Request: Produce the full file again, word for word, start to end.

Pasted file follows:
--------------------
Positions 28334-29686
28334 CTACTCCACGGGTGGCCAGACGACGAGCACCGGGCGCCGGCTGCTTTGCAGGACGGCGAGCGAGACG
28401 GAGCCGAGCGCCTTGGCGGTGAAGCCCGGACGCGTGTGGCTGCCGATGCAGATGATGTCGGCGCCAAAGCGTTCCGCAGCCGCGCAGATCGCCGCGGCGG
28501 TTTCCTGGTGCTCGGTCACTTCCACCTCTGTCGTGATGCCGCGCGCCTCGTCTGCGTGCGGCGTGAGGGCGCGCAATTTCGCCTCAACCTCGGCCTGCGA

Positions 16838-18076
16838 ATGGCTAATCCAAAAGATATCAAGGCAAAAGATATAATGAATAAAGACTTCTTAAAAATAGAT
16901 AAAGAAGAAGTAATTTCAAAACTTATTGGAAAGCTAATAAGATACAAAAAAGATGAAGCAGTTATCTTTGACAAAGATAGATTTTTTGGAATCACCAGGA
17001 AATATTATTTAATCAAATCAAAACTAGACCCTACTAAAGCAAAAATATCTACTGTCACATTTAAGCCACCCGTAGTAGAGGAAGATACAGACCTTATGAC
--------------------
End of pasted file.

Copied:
Positions 28334-29686
28334 CTACTCCACGGGTGGCCAGACGACGAGCACCGGGCGCCGGCTGCTTTGCAGGACGGCGAGCGAGACG
28401 GAGCCGAGCGCCTTGGCGGTGAAGCCCGGACGCGTGTGGCTGCCGATGCAGATGATGTCGGCGCCAAAGCGTTCCGCAGCCGCGCAGATCGCCGCGGCGG
28501 TTTCCTGGTGCTCGGTCACTTCCACCTCTGTCGTGATGCCGCGCGCCTCGTCTGCGTGCGGCGTGAGGGCGCGCAATTTCGCCTCAACCTCGGCCTGCGA

Positions 16838-18076
16838 ATGGCTAATCCAAAAGATATCAAGGCAAAAGATATAATGAATAAAGACTTCTTAAAAATAGAT
16901 AAAGAAGAAGTAATTTCAAAACTTATTGGAAAGCTAATAAGATACAAAAAAGATGAAGCAGTTATCTTTGACAAAGATAGATTTTTTGGAATCACCAGGA
17001 AATATTATTTAATCAAATCAAAACTAGACCCTACTAAAGCAAAAATATCTACTGTCACATTTAAGCCACCCGTAGTAGAGGAAGATACAGACCTTATGAC